In any event, in his article McGuinness praised the recent deal struck in the United States between entertainment companies and internet service providers, where the ISPs agreed to act as copyright cops. Most of the country’s major ISPs have agreed to initiate a so-called graduated response system where subscribers who download copyrighted work will be warned several times, after which their internet access will be slowed and potentially even cut off.

McGuinness said this was great, that ISPs finally taking responsibility for what goes over their networks is part of a worldwide trend:

The US is not the first country where ISPs have started to cooperate with rights holders. Similarly sensible thinking broke out in France in 2007, thanks to President Sarkozy. France, along with a growing number of other countries, including South Korea and most recently New Zealand, has introduced a so-called graduated response law, obliging ISPs to take proactive steps to help curb copyright abuse. The UK has passed its Digital Economy Act which, if it is implemented effectively, will go down a similar route.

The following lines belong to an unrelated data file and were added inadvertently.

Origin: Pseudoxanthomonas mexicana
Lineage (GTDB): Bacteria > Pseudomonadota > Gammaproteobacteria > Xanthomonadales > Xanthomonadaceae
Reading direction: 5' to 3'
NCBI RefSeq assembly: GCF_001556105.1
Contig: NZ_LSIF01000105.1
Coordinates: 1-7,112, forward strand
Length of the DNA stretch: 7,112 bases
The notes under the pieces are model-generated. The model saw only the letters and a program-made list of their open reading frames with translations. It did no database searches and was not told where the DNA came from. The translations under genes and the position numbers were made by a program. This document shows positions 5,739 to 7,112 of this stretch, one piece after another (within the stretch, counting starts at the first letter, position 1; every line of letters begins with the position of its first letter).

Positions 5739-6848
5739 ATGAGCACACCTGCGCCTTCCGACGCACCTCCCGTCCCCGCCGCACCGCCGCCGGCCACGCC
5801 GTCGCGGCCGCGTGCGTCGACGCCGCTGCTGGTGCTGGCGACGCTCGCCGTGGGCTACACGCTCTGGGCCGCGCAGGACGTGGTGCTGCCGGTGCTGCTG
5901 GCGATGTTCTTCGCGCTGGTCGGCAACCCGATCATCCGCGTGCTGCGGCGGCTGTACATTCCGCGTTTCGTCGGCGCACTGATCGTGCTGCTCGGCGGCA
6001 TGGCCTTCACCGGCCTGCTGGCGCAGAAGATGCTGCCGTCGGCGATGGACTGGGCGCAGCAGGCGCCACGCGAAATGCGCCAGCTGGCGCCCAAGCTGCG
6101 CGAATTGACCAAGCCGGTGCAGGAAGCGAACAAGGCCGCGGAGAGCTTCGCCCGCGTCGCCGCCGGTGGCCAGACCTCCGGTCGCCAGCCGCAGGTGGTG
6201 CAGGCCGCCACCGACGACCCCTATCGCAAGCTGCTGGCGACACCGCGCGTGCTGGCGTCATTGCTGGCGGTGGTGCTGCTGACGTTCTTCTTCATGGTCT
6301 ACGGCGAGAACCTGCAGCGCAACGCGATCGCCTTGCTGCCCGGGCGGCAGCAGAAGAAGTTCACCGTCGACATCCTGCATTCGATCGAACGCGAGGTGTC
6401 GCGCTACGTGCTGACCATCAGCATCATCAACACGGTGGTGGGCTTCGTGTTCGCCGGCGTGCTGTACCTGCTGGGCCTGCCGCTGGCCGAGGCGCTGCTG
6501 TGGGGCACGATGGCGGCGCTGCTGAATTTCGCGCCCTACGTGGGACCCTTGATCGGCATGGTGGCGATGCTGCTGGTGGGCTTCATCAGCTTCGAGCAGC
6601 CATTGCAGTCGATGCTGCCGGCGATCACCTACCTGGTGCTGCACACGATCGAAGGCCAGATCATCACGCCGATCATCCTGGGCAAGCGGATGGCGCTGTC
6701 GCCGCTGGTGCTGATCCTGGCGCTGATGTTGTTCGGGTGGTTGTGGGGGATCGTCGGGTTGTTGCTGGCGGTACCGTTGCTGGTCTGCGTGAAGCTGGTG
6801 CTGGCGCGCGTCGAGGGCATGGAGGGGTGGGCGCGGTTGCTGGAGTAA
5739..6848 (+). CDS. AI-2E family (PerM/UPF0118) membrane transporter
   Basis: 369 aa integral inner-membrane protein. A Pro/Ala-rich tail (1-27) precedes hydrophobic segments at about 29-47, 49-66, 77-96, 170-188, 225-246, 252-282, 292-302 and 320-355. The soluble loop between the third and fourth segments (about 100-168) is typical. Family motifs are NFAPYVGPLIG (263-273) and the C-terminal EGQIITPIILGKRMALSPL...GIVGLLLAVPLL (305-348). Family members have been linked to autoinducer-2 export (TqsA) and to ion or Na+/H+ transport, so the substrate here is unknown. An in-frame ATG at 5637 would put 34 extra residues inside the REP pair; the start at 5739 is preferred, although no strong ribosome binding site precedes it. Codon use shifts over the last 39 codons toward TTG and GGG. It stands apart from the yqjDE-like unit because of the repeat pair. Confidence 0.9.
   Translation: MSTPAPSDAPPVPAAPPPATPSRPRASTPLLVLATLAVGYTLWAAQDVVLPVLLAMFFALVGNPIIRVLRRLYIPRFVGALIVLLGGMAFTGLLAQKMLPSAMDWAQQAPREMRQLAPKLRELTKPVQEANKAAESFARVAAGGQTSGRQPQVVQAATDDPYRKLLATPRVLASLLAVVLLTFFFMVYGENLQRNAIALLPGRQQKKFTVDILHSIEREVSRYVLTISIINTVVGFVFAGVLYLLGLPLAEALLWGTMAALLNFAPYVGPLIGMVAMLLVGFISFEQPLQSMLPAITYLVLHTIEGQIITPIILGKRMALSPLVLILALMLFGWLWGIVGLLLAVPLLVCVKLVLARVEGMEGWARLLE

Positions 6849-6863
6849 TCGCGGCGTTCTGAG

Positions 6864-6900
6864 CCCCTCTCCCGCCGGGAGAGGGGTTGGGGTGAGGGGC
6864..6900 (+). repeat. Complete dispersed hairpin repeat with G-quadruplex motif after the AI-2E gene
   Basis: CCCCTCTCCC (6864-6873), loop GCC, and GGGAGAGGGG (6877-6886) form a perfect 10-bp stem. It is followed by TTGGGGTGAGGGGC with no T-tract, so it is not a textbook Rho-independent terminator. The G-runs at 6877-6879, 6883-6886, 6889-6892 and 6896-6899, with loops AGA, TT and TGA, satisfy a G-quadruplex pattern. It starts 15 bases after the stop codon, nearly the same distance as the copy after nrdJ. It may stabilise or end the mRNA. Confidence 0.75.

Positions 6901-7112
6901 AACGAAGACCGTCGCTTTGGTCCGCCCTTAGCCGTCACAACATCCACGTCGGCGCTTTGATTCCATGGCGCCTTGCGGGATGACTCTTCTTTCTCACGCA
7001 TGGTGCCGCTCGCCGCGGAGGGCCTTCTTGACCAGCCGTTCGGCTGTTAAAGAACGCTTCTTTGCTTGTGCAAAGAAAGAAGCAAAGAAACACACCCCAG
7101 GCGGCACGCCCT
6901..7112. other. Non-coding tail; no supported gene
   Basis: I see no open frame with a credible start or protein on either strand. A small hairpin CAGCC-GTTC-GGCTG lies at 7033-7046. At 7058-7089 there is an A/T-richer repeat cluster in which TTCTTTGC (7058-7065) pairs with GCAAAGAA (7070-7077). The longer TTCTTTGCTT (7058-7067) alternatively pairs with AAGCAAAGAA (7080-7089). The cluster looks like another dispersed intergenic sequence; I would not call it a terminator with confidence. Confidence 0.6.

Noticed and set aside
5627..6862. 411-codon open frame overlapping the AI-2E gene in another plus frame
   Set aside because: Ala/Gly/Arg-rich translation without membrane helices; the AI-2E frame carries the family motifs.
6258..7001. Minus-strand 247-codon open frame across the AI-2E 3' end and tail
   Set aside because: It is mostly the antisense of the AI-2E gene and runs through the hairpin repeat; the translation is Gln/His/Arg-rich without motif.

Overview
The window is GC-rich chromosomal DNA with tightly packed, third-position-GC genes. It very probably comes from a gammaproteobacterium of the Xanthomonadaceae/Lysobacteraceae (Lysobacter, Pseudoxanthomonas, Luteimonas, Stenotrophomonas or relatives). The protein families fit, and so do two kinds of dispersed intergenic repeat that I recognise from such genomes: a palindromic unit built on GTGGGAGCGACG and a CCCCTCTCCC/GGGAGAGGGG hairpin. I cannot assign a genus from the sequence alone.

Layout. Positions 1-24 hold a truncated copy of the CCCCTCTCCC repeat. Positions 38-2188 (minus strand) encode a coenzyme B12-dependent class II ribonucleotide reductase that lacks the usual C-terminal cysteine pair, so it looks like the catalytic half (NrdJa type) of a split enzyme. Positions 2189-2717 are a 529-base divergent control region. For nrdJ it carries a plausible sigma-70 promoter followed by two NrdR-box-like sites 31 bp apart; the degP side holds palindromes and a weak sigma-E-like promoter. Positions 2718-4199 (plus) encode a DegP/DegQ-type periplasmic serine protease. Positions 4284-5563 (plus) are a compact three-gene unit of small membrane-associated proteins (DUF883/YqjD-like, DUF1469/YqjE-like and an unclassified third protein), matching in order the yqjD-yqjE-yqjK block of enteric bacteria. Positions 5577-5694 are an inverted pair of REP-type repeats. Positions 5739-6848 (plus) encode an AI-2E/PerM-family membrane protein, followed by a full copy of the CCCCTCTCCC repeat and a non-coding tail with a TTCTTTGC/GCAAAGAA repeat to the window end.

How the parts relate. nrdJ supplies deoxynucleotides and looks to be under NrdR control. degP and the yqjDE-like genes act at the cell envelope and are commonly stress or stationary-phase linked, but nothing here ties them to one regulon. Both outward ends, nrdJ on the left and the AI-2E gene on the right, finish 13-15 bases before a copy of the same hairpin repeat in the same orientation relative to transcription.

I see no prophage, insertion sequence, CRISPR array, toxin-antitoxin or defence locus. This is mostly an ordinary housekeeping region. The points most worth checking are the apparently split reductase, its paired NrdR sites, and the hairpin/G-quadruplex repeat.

Perhaps he’s right. Like their American brethren, Canadian ISPs have so far - to their credit - resisted the pressure to become copyright cops, an exemption they would continue to enjoy under the latest proposed copyright legislation. However, I’m sure it would surprise nobody if this eventually changes, either by the ISPs following their American cousins’ lead and folding like a cheap accordion, or by the Canadian government beating them to it.

Nevertheless, cops or no cops, McGuinness and those who agree with him are missing one very important fact: the “age of free” is nowhere near an end, simply because the ability to get stuff “free” is not based on opportunity, it’s based on desire.

For all of human history, people have wanted to get something for nothing - it’s in our very nature. Whether or not we have been able to do so has been directly commensurate to the opportunities we’ve had. The internet has provided that opportunity on an unprecedented level; short of taking it away entirely, nothing will sate that desire. To say the age of free is coming to an end, then, is to suggest that the Rapture is well and truly upon us, or that the plug is about to be pulled on the internet. That’s hardly the case.

The technological opportunity to satisfy the desire for free is going to keep growing, and exponentially so. The only thing that may be “over” are the days of unencrypted file-sharing. ISP warnings and threats will spur the growth and advancement of encryption, virtual private networks, IP spoofing and, heck, even some good old-fashioned switching from one service provider to another. Maybe some smaller rogue ISPs will even use this in their marketing: “Get your service from us; We don’t bend over for the entertainment industry!”